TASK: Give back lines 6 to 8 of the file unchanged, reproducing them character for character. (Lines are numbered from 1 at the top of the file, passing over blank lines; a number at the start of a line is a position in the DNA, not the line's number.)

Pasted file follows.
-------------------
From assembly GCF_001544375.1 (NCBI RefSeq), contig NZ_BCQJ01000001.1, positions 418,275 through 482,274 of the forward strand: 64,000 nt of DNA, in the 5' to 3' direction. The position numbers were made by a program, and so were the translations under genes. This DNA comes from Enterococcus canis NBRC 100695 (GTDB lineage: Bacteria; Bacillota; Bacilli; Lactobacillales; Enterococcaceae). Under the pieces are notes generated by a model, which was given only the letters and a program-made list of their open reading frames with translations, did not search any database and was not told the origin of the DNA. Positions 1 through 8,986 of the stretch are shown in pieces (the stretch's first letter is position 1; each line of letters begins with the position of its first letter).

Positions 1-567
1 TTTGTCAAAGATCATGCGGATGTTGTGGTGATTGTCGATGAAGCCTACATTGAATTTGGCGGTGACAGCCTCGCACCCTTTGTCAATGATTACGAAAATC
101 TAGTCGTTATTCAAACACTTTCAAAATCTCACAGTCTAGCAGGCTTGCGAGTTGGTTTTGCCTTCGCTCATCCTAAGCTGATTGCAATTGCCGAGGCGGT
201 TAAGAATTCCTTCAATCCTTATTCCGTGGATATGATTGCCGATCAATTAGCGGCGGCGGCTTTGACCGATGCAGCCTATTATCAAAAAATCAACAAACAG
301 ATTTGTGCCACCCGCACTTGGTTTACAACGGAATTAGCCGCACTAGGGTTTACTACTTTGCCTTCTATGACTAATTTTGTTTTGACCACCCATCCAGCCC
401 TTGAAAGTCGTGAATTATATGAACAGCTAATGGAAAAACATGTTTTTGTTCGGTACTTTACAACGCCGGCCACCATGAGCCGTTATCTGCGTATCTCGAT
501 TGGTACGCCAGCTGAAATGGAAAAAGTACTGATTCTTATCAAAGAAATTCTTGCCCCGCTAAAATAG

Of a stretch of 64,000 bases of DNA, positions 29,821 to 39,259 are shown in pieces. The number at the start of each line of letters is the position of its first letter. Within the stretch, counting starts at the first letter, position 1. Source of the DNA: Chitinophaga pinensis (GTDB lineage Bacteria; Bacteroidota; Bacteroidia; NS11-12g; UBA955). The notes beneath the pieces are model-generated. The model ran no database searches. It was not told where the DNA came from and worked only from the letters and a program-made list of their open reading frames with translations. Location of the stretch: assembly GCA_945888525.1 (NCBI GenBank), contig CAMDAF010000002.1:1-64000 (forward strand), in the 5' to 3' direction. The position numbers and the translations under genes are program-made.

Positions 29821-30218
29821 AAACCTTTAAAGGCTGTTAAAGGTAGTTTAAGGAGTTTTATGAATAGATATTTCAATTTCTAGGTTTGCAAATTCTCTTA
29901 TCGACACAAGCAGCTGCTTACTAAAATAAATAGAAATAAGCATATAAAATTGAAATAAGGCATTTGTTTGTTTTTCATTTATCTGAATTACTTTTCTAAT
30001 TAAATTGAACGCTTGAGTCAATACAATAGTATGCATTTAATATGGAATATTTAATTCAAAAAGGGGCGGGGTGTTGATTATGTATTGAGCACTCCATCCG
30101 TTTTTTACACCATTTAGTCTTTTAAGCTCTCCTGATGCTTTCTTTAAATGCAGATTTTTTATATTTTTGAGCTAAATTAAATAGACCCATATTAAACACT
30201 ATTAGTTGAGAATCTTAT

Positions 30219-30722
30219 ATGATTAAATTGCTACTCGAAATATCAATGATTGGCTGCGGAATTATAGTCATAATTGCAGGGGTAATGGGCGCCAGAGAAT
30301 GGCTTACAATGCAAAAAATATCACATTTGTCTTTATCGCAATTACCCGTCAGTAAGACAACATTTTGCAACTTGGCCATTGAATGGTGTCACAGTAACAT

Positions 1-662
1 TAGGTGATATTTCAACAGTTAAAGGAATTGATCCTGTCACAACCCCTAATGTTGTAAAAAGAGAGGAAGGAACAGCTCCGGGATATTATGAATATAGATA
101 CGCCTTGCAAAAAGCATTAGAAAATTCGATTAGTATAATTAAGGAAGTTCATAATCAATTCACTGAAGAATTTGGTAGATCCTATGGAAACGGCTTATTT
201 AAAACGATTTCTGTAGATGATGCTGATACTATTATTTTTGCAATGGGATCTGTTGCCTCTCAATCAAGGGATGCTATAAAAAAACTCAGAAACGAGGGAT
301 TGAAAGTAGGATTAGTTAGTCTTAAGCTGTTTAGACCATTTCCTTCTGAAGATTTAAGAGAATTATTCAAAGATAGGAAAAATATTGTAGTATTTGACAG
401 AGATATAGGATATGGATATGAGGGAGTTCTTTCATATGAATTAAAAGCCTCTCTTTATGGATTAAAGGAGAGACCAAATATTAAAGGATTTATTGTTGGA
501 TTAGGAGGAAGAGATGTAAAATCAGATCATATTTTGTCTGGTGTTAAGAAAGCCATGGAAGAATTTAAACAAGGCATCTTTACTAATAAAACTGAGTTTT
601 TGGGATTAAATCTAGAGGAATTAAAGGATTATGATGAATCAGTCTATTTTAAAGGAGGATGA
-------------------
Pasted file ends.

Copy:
301 ATTTGTGCCACCCGCACTTGGTTTACAACGGAATTAGCCGCACTAGGGTTTACTACTTTGCCTTCTATGACTAATTTTGTTTTGACCACCCATCCAGCCC
401 TTGAAAGTCGTGAATTATATGAACAGCTAATGGAAAAACATGTTTTTGTTCGGTACTTTACAACGCCGGCCACCATGAGCCGTTATCTGCGTATCTCGAT
501 TGGTACGCCAGCTGAAATGGAAAAAGTACTGATTCTTATCAAAGAAATTCTTGCCCCGCTAAAATAG